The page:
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The New York Times notes that Summers knew he had to go when colleagues from the Clinton administration told him so.

The Times adds that Summers is thinking of advising a Democratic presidential campaign. There you have the explanation for Summers’ appeasement. Summers is from the sane side of the Democratic Party (yes, there is one). These moderate Democrats want to bring the academy closer to the center of the country. But when push came to shove, the leftist faculty wouldn’t play along.

That left Summers and his moderate Democrat backers on the board to choose between appeasement and a serious public battle. Ultimately, Summers and his allies backed down because they are part of the same national political coalition as the leftist faculty (which contributes heavily to the Democratic Party). Moderate Dems would be happy to reform the academy, but they don’t have the stomach to treat leftist professors as open opponents. Only Republicans can do that. So in a way, we are seeing another iteration of the paralyzing split between DLC types and the fire-breathing base. The Democratic left is just too big, too powerful, and too essential to victory to be purged, as Peter Beinart wanted to do.

That brings us to all those surveys of party registration in the academy. Party registration is a rough proxy for point of view in those surveys. But the Summers case suggests that it might be something more as well. The minuscule number of Republicans professors on campus shows that even moderate Democrats are unable to put the academy’s house in order without Republican help. So long as actual conservatives are effectively banned from the faculty (and make no mistake, they are now effectively banned), nothing will change. Not only will an entire set of ideas be missed, but even moderate Democrats will be cowed into submission. They can’t make war on the folks they work with in their larger political battles. And right now the academy needs war, not love.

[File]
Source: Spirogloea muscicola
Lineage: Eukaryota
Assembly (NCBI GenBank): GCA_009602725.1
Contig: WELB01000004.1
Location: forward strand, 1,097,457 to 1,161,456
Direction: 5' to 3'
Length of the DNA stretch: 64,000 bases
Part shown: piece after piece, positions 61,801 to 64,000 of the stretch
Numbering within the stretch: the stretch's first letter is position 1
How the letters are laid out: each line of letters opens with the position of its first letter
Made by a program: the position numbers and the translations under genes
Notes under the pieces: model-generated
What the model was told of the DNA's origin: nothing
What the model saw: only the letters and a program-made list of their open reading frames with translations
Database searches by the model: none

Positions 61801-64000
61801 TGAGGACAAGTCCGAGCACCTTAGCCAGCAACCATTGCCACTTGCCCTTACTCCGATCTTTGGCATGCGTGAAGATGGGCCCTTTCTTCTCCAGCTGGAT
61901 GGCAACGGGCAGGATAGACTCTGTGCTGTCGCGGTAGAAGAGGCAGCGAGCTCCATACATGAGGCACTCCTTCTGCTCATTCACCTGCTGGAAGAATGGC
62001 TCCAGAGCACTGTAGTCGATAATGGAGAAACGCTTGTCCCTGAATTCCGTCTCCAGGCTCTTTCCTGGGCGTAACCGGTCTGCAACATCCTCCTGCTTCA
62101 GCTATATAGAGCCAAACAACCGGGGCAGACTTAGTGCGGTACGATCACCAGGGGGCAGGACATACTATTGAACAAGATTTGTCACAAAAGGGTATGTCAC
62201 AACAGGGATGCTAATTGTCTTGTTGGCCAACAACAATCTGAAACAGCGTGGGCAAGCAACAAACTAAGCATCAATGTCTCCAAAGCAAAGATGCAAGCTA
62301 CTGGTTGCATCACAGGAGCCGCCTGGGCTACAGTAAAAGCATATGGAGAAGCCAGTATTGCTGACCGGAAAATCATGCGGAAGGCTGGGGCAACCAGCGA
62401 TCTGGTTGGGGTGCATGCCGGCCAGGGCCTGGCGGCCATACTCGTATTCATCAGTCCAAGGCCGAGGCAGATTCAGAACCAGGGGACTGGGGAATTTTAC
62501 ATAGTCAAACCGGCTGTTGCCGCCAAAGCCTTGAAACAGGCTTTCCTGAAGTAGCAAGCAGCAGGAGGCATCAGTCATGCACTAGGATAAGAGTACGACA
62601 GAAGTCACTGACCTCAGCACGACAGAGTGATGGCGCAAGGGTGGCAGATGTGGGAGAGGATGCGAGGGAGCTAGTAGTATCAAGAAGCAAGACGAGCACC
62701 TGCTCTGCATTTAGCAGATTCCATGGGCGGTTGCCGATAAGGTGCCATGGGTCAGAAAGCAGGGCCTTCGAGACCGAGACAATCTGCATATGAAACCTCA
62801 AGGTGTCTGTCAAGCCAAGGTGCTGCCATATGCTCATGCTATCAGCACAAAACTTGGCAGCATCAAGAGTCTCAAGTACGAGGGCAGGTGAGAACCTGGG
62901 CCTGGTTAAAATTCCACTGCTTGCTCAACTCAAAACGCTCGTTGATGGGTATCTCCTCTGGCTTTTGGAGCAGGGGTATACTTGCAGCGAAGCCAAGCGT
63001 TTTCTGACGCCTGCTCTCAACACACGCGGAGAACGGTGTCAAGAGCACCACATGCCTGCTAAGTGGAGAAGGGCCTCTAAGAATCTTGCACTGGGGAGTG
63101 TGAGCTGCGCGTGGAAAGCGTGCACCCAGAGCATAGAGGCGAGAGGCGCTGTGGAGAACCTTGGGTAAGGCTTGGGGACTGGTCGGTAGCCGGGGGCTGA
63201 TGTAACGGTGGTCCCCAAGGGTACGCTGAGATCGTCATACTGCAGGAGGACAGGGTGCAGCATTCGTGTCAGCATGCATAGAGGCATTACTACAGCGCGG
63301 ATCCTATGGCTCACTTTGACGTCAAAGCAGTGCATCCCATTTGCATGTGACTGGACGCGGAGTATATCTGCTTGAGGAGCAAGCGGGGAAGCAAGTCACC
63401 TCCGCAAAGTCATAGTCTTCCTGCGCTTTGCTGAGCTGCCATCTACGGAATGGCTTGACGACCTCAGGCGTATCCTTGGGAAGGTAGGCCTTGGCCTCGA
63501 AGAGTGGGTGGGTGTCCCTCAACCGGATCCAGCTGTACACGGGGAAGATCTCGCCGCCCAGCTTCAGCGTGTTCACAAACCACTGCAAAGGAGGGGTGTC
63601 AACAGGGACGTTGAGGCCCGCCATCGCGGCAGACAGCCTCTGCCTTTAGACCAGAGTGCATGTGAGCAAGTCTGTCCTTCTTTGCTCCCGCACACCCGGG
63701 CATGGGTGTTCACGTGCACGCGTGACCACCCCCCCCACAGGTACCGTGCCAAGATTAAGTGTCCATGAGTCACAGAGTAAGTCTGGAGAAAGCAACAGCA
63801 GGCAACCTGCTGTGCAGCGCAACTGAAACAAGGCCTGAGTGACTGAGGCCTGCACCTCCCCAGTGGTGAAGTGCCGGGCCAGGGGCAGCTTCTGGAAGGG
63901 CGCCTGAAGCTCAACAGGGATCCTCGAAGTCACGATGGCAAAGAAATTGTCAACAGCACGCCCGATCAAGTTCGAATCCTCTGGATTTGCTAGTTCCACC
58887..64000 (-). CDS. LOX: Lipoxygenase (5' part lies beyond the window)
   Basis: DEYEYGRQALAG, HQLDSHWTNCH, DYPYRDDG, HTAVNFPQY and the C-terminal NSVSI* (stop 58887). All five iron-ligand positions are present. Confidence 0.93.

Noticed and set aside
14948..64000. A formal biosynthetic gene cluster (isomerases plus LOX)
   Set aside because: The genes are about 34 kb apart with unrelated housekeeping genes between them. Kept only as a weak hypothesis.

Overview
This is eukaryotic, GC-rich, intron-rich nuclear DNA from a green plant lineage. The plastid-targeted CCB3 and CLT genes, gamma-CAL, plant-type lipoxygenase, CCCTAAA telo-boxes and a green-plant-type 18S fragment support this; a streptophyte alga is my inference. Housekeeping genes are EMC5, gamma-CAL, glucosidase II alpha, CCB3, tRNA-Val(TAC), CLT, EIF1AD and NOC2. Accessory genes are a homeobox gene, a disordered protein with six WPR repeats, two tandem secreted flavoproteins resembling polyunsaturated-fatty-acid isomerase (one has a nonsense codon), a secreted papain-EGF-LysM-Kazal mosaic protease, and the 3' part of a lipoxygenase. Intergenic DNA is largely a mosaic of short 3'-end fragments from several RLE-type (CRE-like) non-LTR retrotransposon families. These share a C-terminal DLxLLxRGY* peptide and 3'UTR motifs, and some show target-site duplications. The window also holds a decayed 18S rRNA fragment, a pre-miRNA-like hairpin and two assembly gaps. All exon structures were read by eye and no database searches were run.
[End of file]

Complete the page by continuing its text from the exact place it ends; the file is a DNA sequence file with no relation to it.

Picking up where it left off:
Alan Dershowitz, in “Coup against Summers a dubious victory for the politically correct” describes the center-left split at the heart of this conflict. And here is Amity Shlaes on how the moderate mind-set of Clinton’s economic team tried but failed to reign in the radical 1970’s era sensibility still dominant on Harvard’s faculty.



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